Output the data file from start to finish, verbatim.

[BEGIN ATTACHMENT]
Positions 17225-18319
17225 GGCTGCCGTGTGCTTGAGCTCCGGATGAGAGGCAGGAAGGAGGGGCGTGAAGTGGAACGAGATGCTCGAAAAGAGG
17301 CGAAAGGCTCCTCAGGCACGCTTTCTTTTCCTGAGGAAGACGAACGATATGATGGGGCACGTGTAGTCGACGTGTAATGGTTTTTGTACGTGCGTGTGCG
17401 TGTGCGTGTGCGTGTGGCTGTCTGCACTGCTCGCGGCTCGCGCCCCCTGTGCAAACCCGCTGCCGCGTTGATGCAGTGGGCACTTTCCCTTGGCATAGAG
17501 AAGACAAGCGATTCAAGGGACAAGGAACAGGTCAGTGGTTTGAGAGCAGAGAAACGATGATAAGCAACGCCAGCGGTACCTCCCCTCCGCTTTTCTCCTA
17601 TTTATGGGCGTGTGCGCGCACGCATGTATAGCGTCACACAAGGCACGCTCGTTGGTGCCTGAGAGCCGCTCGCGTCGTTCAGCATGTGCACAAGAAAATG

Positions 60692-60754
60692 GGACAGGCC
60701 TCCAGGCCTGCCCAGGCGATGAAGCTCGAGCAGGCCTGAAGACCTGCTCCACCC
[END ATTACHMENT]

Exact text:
Positions 17225-18319
17225 GGCTGCCGTGTGCTTGAGCTCCGGATGAGAGGCAGGAAGGAGGGGCGTGAAGTGGAACGAGATGCTCGAAAAGAGG
17301 CGAAAGGCTCCTCAGGCACGCTTTCTTTTCCTGAGGAAGACGAACGATATGATGGGGCACGTGTAGTCGACGTGTAATGGTTTTTGTACGTGCGTGTGCG
17401 TGTGCGTGTGCGTGTGGCTGTCTGCACTGCTCGCGGCTCGCGCCCCCTGTGCAAACCCGCTGCCGCGTTGATGCAGTGGGCACTTTCCCTTGGCATAGAG
17501 AAGACAAGCGATTCAAGGGACAAGGAACAGGTCAGTGGTTTGAGAGCAGAGAAACGATGATAAGCAACGCCAGCGGTACCTCCCCTCCGCTTTTCTCCTA
17601 TTTATGGGCGTGTGCGCGCACGCATGTATAGCGTCACACAAGGCACGCTCGTTGGTGCCTGAGAGCCGCTCGCGTCGTTCAGCATGTGCACAAGAAAATG

Positions 60692-60754
60692 GGACAGGCC
60701 TCCAGGCCTGCCCAGGCGATGAAGCTCGAGCAGGCCTGAAGACCTGCTCCACCC